Ready or not, the holidays are here—the busiest time of year for many nonprofits. Whether for the goodwill of all or the goodwill of their bottom line, nearly one-third of donors transfer funds, write a check, click “yes” or commit in some way to making a financial gift to a charity in December.
Amid the flurry of activity, how do you ensure planned giving (aka legacy giving) stays top of mind among donors and prospects? Check out our checklist, below, for ideas to consider; adapt or mix and match to suit your team/department/organization.
Whatever you do, keep it simple. Your focus shouldn’t be to overtly sell a planned gift or provide in-the-weeds technical information. Instead, stir the senses to compel thought and provide top-line information about planned giving vehicles.
We suggest sticking to these five most common types of planned gifts:
- Gifts in a will (bequests)
- Beneficiary designations (involving all or part of life insurance, IRA, etc.)
- Gifts from an IRA
- Gifts from a donor advised fund
- Gifts of appreciated stock
MAKE A LIST, CHECK IT TWICE WITH THESE HOLIDAY MARKETING IDEAS
1. Create a mini holiday (planned) gift guide. As a letter, email or social post—or across all three as the centerpiece of a holiday planned giving campaign. (Remember: Content repetition is key.) Share types and benefits of planned gifts in the guide. Also use colorful, dynamic photos with captions that tell donor/impact stories.
HOW TO WRAP IT UP: Showcase the benefits of planned gifts—CGAs as gifts that provide you income; bequests that help you achieve charitable goals while conserving today’s income; appreciated stocks as a donation to reduce or eliminate capital gains. Tell donors about the “gifts” they can expect to receive by making a planned gift.
2. ‘Tis the season to be social (campaigns). Post throughout the month about legacy giving. (Set post dates ahead of time if you share messaging on one platform with other internal departments.) On the first day, introduce the idea of legacy giving and how these gifts make an impact with short donor and impact stories. Make video and photos standout campaign elements.
HOW TO WRAP IT UP: Create a campaign theme around the easiest type of legacy gift to make: bequests. Taglines could include: “Be a gift to others with a bequest.” “Be a bright light for others with a bequest.” “Be present this season with a bequest.” Also, reinforce that donors have options with bequests (as a tribute in honor of someone, as a percentage of your estate, that they are revocable, etc.) and that you are a phone call away for any questions.
3. Engage in email. Nothing long or technical; the goal is to plant the idea of making a gift in the hearts and minds of email recipients. Capture the sentiment of making the gift and its impact on others. Try sending weekly, starting after Thanksgiving.
HOW TO WRAP IT UP: If possible, personalize subject lines for a conversational tone. Most of us use the subject line as a deciding factor between reading or deleting.
4. Plant the planned giving seed for 2020. Same idea as above but start your email campaign in December and culminate on Valentine’s Day. Think of a theme like “Holidays to Hearts.” Tie in the idea of how creating a legacy gift is the epitome of love, commitment and sharing goodwill—and how legacy gifts can benefit the donor and their loved ones as well as your nonprofit’s mission.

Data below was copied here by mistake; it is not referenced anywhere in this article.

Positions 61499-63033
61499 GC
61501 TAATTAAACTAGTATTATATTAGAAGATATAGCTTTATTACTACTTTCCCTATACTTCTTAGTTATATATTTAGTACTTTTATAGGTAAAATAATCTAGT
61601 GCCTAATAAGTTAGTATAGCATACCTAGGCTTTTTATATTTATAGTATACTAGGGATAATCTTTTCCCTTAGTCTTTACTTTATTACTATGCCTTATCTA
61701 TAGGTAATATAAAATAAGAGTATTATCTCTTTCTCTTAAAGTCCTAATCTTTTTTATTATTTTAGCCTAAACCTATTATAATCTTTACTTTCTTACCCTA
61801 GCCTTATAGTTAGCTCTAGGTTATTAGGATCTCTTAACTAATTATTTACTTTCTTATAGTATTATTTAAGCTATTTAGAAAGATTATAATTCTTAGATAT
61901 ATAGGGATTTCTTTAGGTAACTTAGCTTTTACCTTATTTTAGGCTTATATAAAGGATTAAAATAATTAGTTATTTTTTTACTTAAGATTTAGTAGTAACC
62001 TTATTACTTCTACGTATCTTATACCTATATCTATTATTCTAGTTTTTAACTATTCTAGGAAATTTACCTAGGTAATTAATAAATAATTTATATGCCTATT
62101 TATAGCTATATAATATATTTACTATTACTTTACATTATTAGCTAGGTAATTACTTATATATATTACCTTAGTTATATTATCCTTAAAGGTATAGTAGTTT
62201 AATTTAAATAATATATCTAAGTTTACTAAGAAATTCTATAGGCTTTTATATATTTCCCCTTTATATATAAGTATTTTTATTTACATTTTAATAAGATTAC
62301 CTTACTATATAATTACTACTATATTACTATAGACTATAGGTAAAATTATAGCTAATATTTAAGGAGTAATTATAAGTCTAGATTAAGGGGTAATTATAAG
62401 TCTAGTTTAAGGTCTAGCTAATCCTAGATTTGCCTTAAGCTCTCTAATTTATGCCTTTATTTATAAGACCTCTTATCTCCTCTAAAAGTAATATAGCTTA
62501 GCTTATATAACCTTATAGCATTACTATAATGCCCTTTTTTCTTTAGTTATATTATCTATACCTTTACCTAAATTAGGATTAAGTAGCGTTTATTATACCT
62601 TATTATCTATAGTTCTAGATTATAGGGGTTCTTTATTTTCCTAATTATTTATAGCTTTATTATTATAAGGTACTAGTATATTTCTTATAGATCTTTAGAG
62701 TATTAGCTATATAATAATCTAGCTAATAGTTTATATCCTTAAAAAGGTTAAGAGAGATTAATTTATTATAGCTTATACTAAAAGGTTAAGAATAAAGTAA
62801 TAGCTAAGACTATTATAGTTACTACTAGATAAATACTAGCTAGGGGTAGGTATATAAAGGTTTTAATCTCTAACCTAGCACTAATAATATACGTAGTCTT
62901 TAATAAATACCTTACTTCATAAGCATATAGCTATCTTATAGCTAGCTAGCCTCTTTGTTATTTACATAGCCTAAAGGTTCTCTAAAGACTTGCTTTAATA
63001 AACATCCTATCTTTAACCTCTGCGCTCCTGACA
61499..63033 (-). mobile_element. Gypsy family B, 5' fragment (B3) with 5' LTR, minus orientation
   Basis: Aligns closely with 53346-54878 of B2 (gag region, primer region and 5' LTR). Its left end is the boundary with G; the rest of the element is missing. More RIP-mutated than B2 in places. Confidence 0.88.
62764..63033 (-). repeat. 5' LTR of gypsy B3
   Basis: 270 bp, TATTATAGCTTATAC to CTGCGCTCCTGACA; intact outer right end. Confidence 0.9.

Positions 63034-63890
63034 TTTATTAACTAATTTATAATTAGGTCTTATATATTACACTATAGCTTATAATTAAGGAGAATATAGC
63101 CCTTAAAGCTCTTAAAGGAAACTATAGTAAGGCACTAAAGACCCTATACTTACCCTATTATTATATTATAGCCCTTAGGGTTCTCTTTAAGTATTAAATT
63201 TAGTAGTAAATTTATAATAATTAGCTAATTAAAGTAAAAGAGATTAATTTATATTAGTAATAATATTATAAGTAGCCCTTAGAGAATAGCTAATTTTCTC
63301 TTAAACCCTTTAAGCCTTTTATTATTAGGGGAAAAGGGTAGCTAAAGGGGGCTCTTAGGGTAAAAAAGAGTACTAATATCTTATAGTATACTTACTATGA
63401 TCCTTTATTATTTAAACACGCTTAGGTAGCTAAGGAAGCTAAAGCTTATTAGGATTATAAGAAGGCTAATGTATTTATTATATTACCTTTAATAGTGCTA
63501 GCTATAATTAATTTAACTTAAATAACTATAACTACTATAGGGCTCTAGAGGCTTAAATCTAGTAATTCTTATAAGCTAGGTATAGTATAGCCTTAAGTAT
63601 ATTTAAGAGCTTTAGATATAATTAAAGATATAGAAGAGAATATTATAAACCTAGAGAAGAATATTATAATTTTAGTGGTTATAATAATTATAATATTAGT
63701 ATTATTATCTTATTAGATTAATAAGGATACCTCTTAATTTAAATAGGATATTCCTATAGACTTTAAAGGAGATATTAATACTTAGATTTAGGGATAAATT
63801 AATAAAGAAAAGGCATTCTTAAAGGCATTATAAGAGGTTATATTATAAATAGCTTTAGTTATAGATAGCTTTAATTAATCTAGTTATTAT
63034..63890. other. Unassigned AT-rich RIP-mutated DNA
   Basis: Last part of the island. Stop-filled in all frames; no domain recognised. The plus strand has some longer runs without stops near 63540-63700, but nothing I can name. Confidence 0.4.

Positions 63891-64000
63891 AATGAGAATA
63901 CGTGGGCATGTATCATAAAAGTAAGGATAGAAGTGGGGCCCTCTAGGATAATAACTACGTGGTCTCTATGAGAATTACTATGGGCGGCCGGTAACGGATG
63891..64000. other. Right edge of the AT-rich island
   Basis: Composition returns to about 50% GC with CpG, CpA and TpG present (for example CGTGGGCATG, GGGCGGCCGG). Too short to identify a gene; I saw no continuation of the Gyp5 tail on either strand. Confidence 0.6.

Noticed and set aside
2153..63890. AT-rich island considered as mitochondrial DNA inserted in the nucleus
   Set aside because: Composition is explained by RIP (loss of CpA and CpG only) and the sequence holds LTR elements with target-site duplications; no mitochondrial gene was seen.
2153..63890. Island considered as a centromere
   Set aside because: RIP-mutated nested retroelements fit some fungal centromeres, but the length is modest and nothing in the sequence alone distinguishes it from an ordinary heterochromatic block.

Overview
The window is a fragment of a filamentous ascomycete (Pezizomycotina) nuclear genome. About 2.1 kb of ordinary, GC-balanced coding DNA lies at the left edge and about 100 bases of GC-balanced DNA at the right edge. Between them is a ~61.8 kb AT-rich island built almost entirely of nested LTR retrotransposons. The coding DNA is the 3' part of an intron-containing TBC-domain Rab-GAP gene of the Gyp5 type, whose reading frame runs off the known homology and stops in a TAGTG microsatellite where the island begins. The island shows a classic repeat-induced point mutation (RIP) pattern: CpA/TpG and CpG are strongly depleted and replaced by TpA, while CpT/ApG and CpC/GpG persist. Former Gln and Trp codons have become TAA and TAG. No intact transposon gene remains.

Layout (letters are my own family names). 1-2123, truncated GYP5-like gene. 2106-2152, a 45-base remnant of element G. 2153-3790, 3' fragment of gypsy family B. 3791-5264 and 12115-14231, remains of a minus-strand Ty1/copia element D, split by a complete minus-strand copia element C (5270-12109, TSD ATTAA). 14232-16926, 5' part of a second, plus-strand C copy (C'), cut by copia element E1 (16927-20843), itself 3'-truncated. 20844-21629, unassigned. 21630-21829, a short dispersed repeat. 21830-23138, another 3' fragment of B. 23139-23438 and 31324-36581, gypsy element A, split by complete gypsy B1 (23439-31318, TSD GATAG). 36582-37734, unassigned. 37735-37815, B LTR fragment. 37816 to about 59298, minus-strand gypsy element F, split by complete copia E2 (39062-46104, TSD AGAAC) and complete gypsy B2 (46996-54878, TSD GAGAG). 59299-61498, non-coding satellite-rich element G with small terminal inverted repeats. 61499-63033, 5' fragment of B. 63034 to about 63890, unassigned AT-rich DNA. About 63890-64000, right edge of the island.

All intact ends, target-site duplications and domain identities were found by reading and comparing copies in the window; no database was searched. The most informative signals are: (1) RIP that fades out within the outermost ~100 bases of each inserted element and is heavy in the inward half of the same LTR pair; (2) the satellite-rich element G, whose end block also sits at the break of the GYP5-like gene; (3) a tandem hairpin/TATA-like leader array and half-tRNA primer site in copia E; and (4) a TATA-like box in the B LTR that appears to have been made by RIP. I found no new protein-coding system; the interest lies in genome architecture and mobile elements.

5. Send a holiday card to donors, thanking them on behalf of those you serve, for making a planned gift. Whatever you say, convey genuine warmth. Go off script and individualize if there’s a special connection with the donor.
HOW TO WRAP IT UP: Gather a team to write notes; organize who writes to whom from your donor list; host several lunch-and-write sessions. Always a good idea to entice holiday card writers with treats to make the group writing session merrier.
6. Call as many donors and prospects as you can (or have preselected) to wish them and theirs a happy holiday season.
HOW TO WRAP IT UP: Take the opportunity to strengthen relationships. “Would you like to come by and tour our new men’s shelter facility? It’s been cold out, so this will give you a chance to see how the facility makes their nights a lot safer—and warmer.”
7. Deliver holiday happiness. Not practical for donors and prospects who live far away but an option for those who live nearby. A small, appropriate token, like a holiday card made by those you serve or a locally made product, shows you care about them as people and certainly beyond the financial commitment.
8. Host a donor holiday party/luncheon. Encourage guests to bring a guest too.
HOW TO WRAP IT UP: Plan a giveback where guests can participate in a charitable activity together, like packaging a meal or hygiene kits for those in need. Consider partnering with another charitable organization if the match works.
9. Tweak your email signature to reflect a holiday giving spirit. Link the call to action to your planned giving page. Something like: “Feel the warmth this holiday season. Create a legacy of caring with an estate gift to [nonprofit name].”
10. Find out: Is the board on the nice list? Has everyone made his or her planned gift? This is a good month to reach out to those who haven’t (yet) with a personal visit to discuss how they can. They might not take action (yet), but you’ll have planted the seed in a friendly environment.
You probably have even more great ideas to highlight legacy giving during the holidays. Other thoughts? Share away; it’s the spirit of the season.